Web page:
Adoptee And Birth Parent Reunion Stories
Adoptee And Birth Parent Reunion Stories – When a taxi dropped off Mallory Guy in front of a building in Cheonan, South Korea, after a 14-hour flight from Atlanta, a Korean couple was waiting for her on the sidewalk with open arms.
It was the first time in 7 months that Ms Guy, 33, had been in her home country. She was also seeing her birth parents for the first time since being sent to the United States more than thirty years ago. They gave him up for adoption when they couldn’t afford surgery to fix his cleft palate.
Adoptee And Birth Parent Reunion Stories
Ms. Guy, who was adopted by a family in Mentor, Ohio, took a 23andMe DNA test in 2013 in hopes of finding information about her health. She checked the website every year, looking for a potential connection to the Korean family. Late last year, she met a relative in Seattle.
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“Her her mother thinks she knows who she is,” she said of her relationship. “If I’m who they think I am, I’m her granddaughter. And they were looking for me. “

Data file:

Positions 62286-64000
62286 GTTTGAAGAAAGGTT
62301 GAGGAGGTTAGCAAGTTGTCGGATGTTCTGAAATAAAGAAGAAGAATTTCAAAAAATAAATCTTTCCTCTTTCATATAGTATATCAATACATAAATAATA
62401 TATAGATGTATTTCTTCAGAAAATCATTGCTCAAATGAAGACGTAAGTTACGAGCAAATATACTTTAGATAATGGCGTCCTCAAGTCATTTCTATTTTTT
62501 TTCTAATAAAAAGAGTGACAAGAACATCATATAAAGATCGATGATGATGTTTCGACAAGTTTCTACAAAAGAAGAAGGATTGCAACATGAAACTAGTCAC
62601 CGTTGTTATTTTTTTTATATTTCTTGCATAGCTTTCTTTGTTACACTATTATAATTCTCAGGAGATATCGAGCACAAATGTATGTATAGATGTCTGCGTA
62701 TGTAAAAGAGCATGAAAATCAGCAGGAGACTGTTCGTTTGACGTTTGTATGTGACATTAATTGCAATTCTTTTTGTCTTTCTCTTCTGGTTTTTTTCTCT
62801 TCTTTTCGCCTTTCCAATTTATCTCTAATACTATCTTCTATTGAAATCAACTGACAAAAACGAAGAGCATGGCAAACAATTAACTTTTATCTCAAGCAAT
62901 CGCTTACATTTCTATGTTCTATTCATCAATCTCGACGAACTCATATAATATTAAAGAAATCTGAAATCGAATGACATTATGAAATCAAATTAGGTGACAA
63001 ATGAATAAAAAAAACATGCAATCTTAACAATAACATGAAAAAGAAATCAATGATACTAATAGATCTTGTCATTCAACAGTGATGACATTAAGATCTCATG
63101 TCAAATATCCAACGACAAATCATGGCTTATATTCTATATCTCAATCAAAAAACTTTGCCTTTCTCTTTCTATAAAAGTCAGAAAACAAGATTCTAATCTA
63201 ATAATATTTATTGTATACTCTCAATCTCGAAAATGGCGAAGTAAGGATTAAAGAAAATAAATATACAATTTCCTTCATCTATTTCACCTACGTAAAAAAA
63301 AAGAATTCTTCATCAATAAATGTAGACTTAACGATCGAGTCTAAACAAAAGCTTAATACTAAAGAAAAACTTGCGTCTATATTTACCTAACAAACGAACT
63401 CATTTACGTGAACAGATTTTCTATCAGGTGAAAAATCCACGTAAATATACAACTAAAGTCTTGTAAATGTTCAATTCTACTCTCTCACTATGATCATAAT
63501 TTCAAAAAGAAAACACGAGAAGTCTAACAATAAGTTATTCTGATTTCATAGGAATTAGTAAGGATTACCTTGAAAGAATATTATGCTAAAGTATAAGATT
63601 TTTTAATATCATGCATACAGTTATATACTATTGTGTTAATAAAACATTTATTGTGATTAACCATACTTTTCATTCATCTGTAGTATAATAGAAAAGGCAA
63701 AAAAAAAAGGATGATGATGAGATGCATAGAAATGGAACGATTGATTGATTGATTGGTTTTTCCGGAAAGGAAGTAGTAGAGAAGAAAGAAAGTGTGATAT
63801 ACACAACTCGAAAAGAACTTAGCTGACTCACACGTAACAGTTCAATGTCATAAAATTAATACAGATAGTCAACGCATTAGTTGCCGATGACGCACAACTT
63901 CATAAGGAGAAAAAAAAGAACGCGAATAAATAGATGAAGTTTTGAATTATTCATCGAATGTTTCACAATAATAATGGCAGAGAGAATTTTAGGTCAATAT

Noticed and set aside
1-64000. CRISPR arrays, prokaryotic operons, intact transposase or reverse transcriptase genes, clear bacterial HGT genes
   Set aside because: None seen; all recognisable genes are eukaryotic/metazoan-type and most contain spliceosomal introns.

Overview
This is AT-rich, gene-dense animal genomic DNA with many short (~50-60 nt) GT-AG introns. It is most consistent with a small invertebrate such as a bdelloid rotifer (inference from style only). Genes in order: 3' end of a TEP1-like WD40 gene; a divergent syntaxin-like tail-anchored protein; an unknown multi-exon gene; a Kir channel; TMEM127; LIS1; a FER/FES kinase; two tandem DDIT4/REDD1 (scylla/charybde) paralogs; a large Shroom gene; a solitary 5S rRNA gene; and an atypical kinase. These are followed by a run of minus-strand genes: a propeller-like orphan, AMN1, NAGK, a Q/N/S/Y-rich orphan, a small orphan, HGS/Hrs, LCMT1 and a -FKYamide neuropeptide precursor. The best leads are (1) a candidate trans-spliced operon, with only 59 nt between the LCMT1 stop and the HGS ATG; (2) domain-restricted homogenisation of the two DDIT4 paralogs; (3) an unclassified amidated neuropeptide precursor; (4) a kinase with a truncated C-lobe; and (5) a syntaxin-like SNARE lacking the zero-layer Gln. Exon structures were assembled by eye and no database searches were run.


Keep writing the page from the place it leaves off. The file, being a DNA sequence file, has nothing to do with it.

About 200,000 Korean children have been sent to families overseas since the 1950s, mostly to white families in America, said Kelly Condit-Shrestha, a Minneapolis historian who studies adoptions. They are the largest diaspora of adoptees in the world, she said.
Reunifications between adoptees and their biological parents have become more common in recent years, due to the relaxation of South Korea’s privacy laws, as well as the increased use of social media and genetic testing.